Wall Street: S&P sinks to seven-week low as banking stocks hammered

Stocks erased early session gains after Thursday’s data showed weekly jobless claims had risen ahead of expectations.

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Higher interest rates will lead to higher defaults at some point in 2023.

Bloomberg: Sentiment soured on Wall Street Thursday after a rout in the banking sector drove concerns that pockets of trouble in the sector could portend broader dangers. Investors are now steeling for Friday’s payrolls report.

The S&P 500 fell to the lowest since Jan. 19 with financial companies in the index plunging more than 4%. The KBW Bank Index, which includes regional lenders, plunged 7.7%. Banks came under fire after Silvergate Capital Corp. collapsed overnight amid growing scrutiny in Washington. SVB Financial Group plummeted by a record amount following a stock sale to shore up losses.

“Everybody has been concerned that higher interest rates will lead to higher defaults at some point in 2023, and this raises those questions even more,” said Matt Maley, chief market strategist at Miller Tabak + Co.

Cryptocurrencies slid with Bitcoin falling the most since November amid Silvergate’s meltdown. Treasuries rallied.

“Banks and semis are two groups that historically have been very good leading indicators. Typically, markets can do OK if either of them are languishing, but when one of them is having an outsized move it’s usually wise to listen,” said Jonathan Krinsky, chief market technician at BTIG. “In this case, the outsized move is clearly banks to the downside.”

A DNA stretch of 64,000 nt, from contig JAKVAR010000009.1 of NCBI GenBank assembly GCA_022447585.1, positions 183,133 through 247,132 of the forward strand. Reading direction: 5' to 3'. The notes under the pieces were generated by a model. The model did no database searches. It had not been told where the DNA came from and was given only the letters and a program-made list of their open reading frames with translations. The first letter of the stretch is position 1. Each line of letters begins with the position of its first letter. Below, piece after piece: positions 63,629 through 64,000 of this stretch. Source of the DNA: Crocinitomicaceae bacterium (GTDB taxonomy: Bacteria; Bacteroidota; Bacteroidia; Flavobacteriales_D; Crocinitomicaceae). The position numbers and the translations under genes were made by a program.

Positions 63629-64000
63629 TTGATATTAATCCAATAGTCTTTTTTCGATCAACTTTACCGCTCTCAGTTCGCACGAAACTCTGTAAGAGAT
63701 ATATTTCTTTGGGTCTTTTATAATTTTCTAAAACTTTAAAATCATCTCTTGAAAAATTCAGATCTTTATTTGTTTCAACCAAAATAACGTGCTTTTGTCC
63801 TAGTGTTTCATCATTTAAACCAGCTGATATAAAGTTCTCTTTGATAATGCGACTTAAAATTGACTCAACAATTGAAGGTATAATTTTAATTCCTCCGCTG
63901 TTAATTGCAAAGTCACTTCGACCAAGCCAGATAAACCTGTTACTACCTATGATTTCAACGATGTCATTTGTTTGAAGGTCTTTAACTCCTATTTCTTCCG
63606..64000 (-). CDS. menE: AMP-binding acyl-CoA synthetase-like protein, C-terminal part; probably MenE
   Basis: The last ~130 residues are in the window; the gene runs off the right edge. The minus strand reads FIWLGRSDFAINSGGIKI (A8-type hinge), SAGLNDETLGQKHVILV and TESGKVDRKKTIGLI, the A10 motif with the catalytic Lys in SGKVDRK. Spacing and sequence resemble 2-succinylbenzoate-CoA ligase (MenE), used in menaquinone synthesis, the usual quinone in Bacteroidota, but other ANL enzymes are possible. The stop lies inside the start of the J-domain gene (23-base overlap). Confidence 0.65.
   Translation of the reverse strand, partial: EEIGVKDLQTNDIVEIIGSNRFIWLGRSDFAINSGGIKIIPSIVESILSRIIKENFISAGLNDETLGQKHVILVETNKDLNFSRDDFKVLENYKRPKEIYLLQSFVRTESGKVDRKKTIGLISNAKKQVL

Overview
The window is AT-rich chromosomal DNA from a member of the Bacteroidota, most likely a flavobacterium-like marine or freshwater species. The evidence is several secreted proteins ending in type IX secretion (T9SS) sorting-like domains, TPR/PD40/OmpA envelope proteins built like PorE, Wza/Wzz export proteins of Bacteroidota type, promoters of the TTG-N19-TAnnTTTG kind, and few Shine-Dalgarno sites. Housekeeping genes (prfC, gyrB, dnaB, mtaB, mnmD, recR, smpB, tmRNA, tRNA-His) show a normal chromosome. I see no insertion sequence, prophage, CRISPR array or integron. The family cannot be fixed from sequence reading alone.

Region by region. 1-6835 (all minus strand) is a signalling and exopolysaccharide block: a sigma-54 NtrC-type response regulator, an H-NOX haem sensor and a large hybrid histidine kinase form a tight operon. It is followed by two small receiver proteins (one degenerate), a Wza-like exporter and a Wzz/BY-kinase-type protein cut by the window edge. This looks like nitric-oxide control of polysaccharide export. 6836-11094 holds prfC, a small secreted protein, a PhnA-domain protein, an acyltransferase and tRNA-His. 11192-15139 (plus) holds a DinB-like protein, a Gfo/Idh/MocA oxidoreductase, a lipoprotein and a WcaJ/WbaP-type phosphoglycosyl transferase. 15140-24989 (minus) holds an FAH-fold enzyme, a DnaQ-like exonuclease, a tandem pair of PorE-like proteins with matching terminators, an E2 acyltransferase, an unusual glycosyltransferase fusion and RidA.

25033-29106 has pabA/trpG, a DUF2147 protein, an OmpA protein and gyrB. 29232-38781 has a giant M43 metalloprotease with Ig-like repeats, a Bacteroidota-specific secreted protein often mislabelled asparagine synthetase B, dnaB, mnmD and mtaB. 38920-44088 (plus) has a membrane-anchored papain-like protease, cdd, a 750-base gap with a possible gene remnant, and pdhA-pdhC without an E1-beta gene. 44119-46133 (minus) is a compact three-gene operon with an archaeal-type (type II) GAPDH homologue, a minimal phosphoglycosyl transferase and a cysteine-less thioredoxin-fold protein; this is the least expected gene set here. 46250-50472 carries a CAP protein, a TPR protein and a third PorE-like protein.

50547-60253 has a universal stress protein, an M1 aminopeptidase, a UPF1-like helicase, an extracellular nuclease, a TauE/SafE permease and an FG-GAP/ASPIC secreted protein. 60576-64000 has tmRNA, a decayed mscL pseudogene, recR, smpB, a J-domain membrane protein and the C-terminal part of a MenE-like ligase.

Stocks erased early session gains after Thursday’s data showed weekly jobless claims had risen to 211,000 during the week ending March 4, ahead of expectations for 195,000 and marking the first time claims surpassed 200,000 since early January.

“This is a tiny glimmer of hope that maybe the US labor market isn’t quite as tight as the other data points are saying,” Fiona Cincotta, senior financial markets analyst at City Index, said by phone. “This is a preshow before the main event.”

The numbers set the stage for Friday’s monthly jobs report, with even just slightly stronger-than-forecast figures expected to cement bets for a bigger hike at the March 21-22 Fed meeting. Economists project a 225,000 increase in February payrolls, about half January’s blockbuster pace, but a figure in that range would confirm the US economy continues to add jobs at a strong rate.

A softer-than expected number could soften wagers on a half-point move in March, and tilt expectations back to a quarter-point hike.

“The market had to do a pretty quick job of repricing higher rate expectations from the Fed after a couple of days of Chair Powell’s testimony on Capitol Hill,” said Art Hogan, chief market strategist at B. Riley Wealth. “We now become data-dependent until the Fed meets.”

Two-year yields’ premium over their 10-year equivalent narrowed to around 97 basis points, having surpassed 110 basis points earlier this week. The inversion is considered a reliable recession harbinger.

In US after-hours Oracle Corp. sank more than 4% following quarterly revenue that fell short of estimates.

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First published on: 10-03-2023 at 13:59 IST
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